by Sonya C. Brown
Glint’s second annual student contest at Fayetteville State University saw a surge in entrants in fiction, nonfiction, and poetry, in comparison with last year’s contest. In spring semester, the contest was announced, and students began submitting up to three works in the poetry and visual art categories, and one piece of fiction or nonfiction. The contest judges scored each entry on a rubric, based on originality of content, formal qualities, and technical skill. Winners were announced in April on FSU’s campus through FSU News. Each winner received new books in the genre category in which they won, as well as gift vouchers to the FSU bookstore.
Visual arts winner, Taylor Venable, presented a collection of drawings of owls, whose distinct personalities shine through quirked brows, curled beaks, and glinting eyes.
This year’s winner in nonfiction, Alesia Gittins, writes about the power of books on the imagination in “Choosing My Own Adventure.” From her description of visiting a library and engaging in “a frenzy of reading” at a young age, to the influence of a particularly inspiring book on her career plans, Gittins’ prose is both crisp and poignant.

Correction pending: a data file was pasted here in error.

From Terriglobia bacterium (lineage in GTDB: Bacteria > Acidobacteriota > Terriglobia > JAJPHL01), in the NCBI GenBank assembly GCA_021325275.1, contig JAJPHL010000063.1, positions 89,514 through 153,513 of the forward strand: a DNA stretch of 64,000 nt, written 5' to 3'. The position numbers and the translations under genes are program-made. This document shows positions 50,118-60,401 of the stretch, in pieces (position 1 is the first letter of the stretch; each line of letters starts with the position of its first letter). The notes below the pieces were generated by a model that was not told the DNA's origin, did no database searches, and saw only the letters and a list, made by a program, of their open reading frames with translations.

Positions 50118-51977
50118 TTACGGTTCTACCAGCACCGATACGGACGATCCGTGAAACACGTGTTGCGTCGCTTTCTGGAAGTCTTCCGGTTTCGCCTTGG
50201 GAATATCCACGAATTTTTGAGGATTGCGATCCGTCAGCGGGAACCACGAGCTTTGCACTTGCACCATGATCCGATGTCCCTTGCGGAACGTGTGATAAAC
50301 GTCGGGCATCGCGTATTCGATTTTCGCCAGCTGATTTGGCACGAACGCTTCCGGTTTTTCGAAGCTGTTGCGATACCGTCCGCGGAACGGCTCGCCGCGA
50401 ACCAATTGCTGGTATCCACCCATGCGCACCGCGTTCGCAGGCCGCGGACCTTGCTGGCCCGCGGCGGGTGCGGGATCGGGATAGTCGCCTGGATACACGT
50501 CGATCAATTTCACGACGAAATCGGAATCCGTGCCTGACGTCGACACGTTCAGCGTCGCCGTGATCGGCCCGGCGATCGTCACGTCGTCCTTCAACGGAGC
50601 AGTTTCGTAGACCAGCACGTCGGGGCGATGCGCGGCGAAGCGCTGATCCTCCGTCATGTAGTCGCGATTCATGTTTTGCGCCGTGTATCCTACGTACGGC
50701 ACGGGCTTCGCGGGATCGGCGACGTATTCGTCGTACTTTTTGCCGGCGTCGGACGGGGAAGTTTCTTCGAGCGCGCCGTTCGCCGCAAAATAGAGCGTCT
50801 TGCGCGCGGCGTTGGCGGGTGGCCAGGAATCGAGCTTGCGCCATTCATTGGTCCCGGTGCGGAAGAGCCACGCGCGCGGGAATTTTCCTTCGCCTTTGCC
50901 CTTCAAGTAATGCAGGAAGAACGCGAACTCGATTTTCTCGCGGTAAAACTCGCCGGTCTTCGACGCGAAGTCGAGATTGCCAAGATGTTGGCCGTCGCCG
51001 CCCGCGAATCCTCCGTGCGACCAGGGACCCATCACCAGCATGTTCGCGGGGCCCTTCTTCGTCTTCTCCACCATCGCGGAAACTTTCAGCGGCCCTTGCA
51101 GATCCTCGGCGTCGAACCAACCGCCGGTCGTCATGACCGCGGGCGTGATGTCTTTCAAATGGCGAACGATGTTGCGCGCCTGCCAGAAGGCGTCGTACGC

“New Birth Army,” the winning fiction entry by Ronald Bell, takes readers on a very different—and far less pleasant—adventure to a post-apocalyptic world of war and gloom. Bell’s work was inspired by readings of dystopic fiction in an English course taught by FSU faculty member, Dean Swinford.
Aaliyah Sams’ lyric poem, “College Student,” encapsulates the insecurities and questioning of the titular speaker, and reminds us that living on campus as a freshman can be an adventure, too—one fraught with small but significant daily challenges of attempting to balance mental, physical, and economic health while working towards a diploma.
Many congratulations to the winners of the contest! Also, many thanks are due to Penguin Books and Oxford University Press, to FSU’s English department chairperson, Trela Anderson, as well as to the department’s professional writing coordinator, Carole Weatherford, for providing books and gift certificates to the winners. Finally, much gratitude to the contest judges, who volunteered those most precious of commodities, their time and skill. This year’s judges included Melissa Miller and Sara Oswald (fiction), Nena Callaghan and Sarah Frantz (nonfiction), Peter Valenti and Faydra Womble (poetry), and Michael Romagano and Clarissa Jakobsons (art).